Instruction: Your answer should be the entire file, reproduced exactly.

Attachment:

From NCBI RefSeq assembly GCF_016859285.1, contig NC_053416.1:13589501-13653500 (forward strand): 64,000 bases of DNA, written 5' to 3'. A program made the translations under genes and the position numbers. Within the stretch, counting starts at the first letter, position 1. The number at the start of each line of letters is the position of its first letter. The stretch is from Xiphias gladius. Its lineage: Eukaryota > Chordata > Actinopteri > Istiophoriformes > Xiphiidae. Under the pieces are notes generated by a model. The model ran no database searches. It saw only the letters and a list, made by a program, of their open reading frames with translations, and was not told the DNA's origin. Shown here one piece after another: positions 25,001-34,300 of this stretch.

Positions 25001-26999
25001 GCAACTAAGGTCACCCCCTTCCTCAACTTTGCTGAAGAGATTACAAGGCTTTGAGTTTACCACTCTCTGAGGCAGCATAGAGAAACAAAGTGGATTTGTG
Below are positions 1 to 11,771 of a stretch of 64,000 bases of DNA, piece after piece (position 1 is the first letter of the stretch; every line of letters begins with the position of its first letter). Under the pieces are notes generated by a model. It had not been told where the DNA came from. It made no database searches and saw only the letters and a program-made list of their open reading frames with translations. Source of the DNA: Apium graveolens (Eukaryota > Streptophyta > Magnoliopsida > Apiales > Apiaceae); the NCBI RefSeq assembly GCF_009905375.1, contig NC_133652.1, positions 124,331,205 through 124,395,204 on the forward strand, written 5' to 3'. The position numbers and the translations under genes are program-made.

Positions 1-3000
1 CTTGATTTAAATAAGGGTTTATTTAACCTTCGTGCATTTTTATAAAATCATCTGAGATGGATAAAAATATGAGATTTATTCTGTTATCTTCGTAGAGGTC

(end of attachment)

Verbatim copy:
From NCBI RefSeq assembly GCF_016859285.1, contig NC_053416.1:13589501-13653500 (forward strand): 64,000 bases of DNA, written 5' to 3'. A program made the translations under genes and the position numbers. Within the stretch, counting starts at the first letter, position 1. The number at the start of each line of letters is the position of its first letter. The stretch is from Xiphias gladius. Its lineage: Eukaryota > Chordata > Actinopteri > Istiophoriformes > Xiphiidae. Under the pieces are notes generated by a model. The model ran no database searches. It saw only the letters and a list, made by a program, of their open reading frames with translations, and was not told the DNA's origin. Shown here one piece after another: positions 25,001-34,300 of this stretch.

Positions 25001-26999
25001 GCAACTAAGGTCACCCCCTTCCTCAACTTTGCTGAAGAGATTACAAGGCTTTGAGTTTACCACTCTCTGAGGCAGCATAGAGAAACAAAGTGGATTTGTG
Below are positions 1 to 11,771 of a stretch of 64,000 bases of DNA, piece after piece (position 1 is the first letter of the stretch; every line of letters begins with the position of its first letter). Under the pieces are notes generated by a model. It had not been told where the DNA came from. It made no database searches and saw only the letters and a program-made list of their open reading frames with translations. Source of the DNA: Apium graveolens (Eukaryota > Streptophyta > Magnoliopsida > Apiales > Apiaceae); the NCBI RefSeq assembly GCF_009905375.1, contig NC_133652.1, positions 124,331,205 through 124,395,204 on the forward strand, written 5' to 3'. The position numbers and the translations under genes are program-made.

Positions 1-3000
1 CTTGATTTAAATAAGGGTTTATTTAACCTTCGTGCATTTTTATAAAATCATCTGAGATGGATAAAAATATGAGATTTATTCTGTTATCTTCGTAGAGGTC